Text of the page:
Album Review: Flower Crown’s Heat is the perfect end-of-summer release | Music | Pittsburgh | Pittsburgh City Paper

Album Review: Flower Crown’s Heat is the perfect end-of-summer release

click to enlarge Flower Crown - PHOTO: BENJAMIN PRISBYLLA
Photo: Benjamin Prisbylla
Flower Crown
On Sept. 24, Pittsburgh haze-pop band Flower Crown dropped their third full-length album Heat, following the release of their new single “The Billy'' earlier that month. It’s the perfect end-of-summer release, and is sure to find the band new followers along with keeping their current fans engaged.

Heat comes on the heels of the band’s 2019 album Sundries, which cemented Flower Crown as an act to watch in the city and beyond.

Flower Crown in its current lineup consists of Richie Colosimo, Mike Iverson, Zach Bronder, Chris Sexauer, and Jon Sampson. The quintet was set to go on tour in 2020, but announced in March they were canceling due to the pandemic. But now Flower Crown is back performing and just played their first live show in over a year at Mr. Smalls Theatre for their album release on Sept. 25. Their next show will be on Sun., Oct. 10 at Spirit with Gaadge and Greet Death.


Heat is a cool 10 songs long, including an intro and an interlude, and comes in at just over 30 minutes in length, making it an easy listen. No one song jumps out as exceptional, as all ten tracks are really wonderful, but “See You There” — a slowed down, moody track — is one that really grabs listeners right from the beginning chords.

“See You There” is full of existential haze, with lyrics like “I couldn’t tell /something I felt/ ringing the bells/ no one hears them now/ no one hears them now.” It's a song that, for me, speaks of a loneliness that permeates. The repetition of “will you walk away” is a part of that fear of seeing the ones we love and care for abandon us in our most trying and desperate moments. The whole release has a twangy guitar performance that really shines in this particular track, one of the more emotional songs on the album. The full-throated vocal harmonies only add to that overall feeling of desperation.

After “See You There” is the aforementioned interlude, where the harmonies and what sounds like a flute comes in, adding a sweet airiness to the album. The words “in a dream/ all that you’ll ever need” are repeated during this interlude, perfectly matching the dreaminess of this compact snippet of song.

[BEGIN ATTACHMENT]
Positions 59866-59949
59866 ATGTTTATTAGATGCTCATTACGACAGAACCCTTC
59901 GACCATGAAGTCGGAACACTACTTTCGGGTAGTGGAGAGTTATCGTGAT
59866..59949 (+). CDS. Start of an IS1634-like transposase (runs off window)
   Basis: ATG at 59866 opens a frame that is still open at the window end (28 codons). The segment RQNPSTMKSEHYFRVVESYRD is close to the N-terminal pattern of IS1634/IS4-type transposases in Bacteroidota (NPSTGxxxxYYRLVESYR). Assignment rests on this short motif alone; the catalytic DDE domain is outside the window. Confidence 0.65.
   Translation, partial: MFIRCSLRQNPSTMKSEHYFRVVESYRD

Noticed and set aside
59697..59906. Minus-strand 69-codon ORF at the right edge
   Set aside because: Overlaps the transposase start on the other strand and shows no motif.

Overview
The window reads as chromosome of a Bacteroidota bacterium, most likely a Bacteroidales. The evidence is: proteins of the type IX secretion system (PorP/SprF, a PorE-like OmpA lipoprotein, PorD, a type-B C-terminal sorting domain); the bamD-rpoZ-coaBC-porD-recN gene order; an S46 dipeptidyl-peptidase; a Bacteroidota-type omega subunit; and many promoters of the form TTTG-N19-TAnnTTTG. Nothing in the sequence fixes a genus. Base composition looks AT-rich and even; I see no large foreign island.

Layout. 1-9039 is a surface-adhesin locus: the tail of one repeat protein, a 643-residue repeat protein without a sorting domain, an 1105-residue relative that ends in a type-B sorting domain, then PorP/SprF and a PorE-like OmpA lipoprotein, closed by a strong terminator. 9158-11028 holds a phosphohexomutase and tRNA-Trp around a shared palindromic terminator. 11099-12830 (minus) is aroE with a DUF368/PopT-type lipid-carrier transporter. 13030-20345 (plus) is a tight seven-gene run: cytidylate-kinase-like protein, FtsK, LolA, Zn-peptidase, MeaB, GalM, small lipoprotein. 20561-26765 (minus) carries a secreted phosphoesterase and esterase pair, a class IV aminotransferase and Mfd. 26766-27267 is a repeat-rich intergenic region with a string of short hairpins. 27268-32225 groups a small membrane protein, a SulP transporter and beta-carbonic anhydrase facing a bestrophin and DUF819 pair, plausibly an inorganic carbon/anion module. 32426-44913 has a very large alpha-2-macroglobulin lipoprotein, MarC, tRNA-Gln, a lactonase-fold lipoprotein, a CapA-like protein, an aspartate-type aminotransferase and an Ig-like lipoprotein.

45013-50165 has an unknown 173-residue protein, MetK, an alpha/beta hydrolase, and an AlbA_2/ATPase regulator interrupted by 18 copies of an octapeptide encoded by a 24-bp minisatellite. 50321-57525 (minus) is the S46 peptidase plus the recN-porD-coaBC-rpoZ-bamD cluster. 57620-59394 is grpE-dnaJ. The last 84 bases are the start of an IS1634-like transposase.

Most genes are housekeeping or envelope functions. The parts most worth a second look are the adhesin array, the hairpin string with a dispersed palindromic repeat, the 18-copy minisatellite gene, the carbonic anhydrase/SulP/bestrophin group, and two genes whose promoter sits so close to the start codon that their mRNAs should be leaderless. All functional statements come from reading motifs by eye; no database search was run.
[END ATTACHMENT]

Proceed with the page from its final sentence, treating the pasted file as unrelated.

This interlude is followed by “All That You’ll Ever Need,” an even-tempered, swaying track that has intense, poetic lyrics. When read without the music (and without the repetition of the chorus), it scans like a heartfelt poem. The distortion on the vocals on this song supplement the hint of cynicism in the lyrics: “the light of the moon reflecting starlight/ what a lie/ cliche beyond compare.” This kind of internal, tongue-in-cheek self criticism brings a lightness to the song, and an enjoyable humor.


As a listener, “The Billy” sort of serves as the flip to “All That You’ll Ever Need.” There’s no cynicism in “The Billy;” it's a pretty straightforward, saccharine love song as described by songwriter Richie Colosimo. A lot of the songs on the album could be described as striking a balance between a distrust of love and a desire for it.

Other stand out love songs on the album include “Islands In The Sky” that opens with the lyric, “Cissy, I want you with me” and a chorus with the words “And I’ve been lost at sea/ And your love’s like an island heat.” The song itself sounds similar to “island heat,” like many of the songs on the album. There's a certain dreamy, beachy quality that conjures visions of sunny skies, even if the lyrics don’t necessarily match that notion. “Islands In The Sky” is a song about being “lost at sea” and being met with a love that brings you back to yourself. On top of being sentimental, it’s a really lovely song to sing along to.

“Through It” is a track that embodies a kind of angst around the future that pairs well with a questioning of love. It’s a relatively short song as far as lyrics go, simple yet effective. The words “We’re all going/ through it/ through it/ we’re never sober, so what?/ so come on over, why not?” really echo that distrust. A song that really fits the current moment we are living.

The final track of the album, “King Cool” really fits well with the mood of “Through It.” The song ends with the repeated lines “to heal (my)yourself,” and the final moments of instrumentation feel cataclysmic in a way that lights a fire in you. It’s perfectly suited as an ending to an awesome album.

Heat is available for streaming on all platforms and available for purchase through Bandcamp.
Flower Crown with Greet Death and Gaadge. Sun., Oct. 10. Spirit Hall. 242 51st St., Lawrenceville. $8 advance, $10 door. 21 and over. spiritpgh.com

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